3.5. The collection and processing of personal data in the context of profiling of persons who cannot express on their own behalf their free, specific and informed consent should be forbidden except when this is in the legitimate interest of the data subject or if there is an overriding public interest, on the condition that appropriate safeguards are provided for by law.

3.6. When consent is required it is incumbent on the controller to prove that the data subject has agreed to profiling on an informed basis, as set out in Section 4.

3.7. As much as possible, and unless the service required necessitates knowledge of the data subject’s identity, everyone should have access to information about goods or services or access to these goods or services themselves without having to communicate personal data to the goods or services provider. In order to ensure free, specific and informed consent to profiling, providers of information society services should ensure, by default, non-profiled access to information about their services.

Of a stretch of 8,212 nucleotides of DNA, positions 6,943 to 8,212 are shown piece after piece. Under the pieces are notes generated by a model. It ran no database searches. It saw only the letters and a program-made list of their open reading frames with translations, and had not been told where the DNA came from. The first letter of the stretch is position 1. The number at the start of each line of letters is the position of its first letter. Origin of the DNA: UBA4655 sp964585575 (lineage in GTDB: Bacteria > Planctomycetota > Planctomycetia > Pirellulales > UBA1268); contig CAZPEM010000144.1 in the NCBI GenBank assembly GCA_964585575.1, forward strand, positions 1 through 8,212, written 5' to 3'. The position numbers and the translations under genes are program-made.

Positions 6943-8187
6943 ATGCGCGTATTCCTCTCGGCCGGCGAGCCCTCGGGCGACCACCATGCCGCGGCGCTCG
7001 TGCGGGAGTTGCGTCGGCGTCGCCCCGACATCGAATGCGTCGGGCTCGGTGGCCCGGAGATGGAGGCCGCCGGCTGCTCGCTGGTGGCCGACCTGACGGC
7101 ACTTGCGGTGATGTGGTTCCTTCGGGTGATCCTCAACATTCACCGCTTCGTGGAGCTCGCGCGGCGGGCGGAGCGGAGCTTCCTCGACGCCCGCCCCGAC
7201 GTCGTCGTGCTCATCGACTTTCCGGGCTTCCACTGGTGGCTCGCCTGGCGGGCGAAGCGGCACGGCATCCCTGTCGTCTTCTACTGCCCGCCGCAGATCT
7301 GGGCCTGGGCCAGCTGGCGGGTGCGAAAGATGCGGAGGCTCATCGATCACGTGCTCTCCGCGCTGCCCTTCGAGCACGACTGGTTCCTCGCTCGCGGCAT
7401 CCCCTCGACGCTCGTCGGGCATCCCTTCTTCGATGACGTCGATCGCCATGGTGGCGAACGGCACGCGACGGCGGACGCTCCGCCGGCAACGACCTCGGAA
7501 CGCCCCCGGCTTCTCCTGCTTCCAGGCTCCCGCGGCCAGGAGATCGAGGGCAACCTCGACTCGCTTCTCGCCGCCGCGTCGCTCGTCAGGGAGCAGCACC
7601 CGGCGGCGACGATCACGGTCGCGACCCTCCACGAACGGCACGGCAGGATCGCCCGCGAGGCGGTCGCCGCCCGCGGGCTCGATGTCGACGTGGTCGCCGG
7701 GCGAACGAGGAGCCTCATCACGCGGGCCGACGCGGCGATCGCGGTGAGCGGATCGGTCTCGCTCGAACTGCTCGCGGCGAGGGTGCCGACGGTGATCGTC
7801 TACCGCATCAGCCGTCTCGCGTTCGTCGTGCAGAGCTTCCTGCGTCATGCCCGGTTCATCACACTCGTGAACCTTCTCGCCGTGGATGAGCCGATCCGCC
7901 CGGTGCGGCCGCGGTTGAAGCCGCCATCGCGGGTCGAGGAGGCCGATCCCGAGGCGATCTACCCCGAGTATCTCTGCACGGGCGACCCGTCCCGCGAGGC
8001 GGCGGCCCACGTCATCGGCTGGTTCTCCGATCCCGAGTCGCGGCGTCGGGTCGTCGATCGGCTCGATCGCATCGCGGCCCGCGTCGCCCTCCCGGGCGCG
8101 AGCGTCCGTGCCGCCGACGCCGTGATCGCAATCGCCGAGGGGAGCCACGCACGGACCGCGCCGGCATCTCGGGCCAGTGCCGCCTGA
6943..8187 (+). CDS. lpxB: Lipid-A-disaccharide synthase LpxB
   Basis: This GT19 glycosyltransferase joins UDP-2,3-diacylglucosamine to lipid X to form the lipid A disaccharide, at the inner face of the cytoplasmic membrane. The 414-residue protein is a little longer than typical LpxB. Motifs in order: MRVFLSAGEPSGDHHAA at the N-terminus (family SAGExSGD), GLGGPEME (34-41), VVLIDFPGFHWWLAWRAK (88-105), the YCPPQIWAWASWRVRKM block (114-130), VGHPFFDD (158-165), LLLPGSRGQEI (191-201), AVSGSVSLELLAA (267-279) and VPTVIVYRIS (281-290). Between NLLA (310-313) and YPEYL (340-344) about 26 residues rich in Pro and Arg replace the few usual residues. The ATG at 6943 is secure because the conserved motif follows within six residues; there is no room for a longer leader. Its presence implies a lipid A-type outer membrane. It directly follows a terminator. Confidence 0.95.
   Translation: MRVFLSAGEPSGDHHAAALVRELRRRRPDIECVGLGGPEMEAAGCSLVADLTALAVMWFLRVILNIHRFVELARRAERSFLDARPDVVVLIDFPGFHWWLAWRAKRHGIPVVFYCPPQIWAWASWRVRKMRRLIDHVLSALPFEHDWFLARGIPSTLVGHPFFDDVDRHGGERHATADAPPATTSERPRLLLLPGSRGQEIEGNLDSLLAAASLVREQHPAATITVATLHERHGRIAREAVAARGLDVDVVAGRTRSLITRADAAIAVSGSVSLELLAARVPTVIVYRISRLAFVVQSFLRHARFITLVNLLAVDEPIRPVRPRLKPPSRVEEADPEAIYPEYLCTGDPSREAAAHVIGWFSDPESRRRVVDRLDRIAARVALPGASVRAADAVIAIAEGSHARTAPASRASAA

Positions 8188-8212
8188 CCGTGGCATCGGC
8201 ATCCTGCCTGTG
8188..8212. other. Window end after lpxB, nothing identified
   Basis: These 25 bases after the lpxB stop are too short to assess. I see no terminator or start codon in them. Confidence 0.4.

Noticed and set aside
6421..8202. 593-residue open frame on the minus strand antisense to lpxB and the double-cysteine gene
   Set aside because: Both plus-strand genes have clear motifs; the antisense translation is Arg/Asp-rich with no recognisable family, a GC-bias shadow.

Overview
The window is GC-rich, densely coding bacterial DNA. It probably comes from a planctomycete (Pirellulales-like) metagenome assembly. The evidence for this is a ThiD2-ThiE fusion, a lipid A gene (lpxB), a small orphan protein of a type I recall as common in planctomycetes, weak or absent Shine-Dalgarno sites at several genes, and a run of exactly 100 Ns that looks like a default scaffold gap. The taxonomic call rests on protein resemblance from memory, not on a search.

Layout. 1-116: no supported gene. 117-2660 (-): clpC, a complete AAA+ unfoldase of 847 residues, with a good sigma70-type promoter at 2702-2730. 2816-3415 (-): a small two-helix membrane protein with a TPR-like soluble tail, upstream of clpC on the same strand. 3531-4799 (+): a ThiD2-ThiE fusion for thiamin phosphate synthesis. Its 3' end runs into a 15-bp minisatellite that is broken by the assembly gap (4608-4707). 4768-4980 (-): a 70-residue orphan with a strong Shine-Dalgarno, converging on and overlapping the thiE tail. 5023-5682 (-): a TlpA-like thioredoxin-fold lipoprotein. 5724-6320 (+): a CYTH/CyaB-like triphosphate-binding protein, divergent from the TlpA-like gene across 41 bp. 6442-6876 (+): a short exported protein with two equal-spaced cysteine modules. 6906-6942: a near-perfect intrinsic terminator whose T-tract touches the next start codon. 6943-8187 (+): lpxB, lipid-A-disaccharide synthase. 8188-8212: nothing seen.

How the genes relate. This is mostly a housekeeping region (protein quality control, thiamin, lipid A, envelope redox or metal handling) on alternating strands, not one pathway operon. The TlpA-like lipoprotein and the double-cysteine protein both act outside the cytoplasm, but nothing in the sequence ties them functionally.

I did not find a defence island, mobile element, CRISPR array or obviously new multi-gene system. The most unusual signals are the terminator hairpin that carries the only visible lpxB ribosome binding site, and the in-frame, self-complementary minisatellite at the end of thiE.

3.8. The distribution and use, without the data subject’s knowledge, of software aimed at the observation or the monitoring in the context of profiling of the use being made of a given terminal or electronic communication network should be permitted only if they are expressly provided for by domestic law and accompanied by appropriate safeguards.

B. Data quality

3.9. Appropriate measures should be taken by the controller to correct data inaccuracy factors and limit the risks of errors inherent in profiling.

3.10. The controller should periodically and within a reasonable time reevaluate the quality of the data and of the statistical inferences used.

C. Sensitive data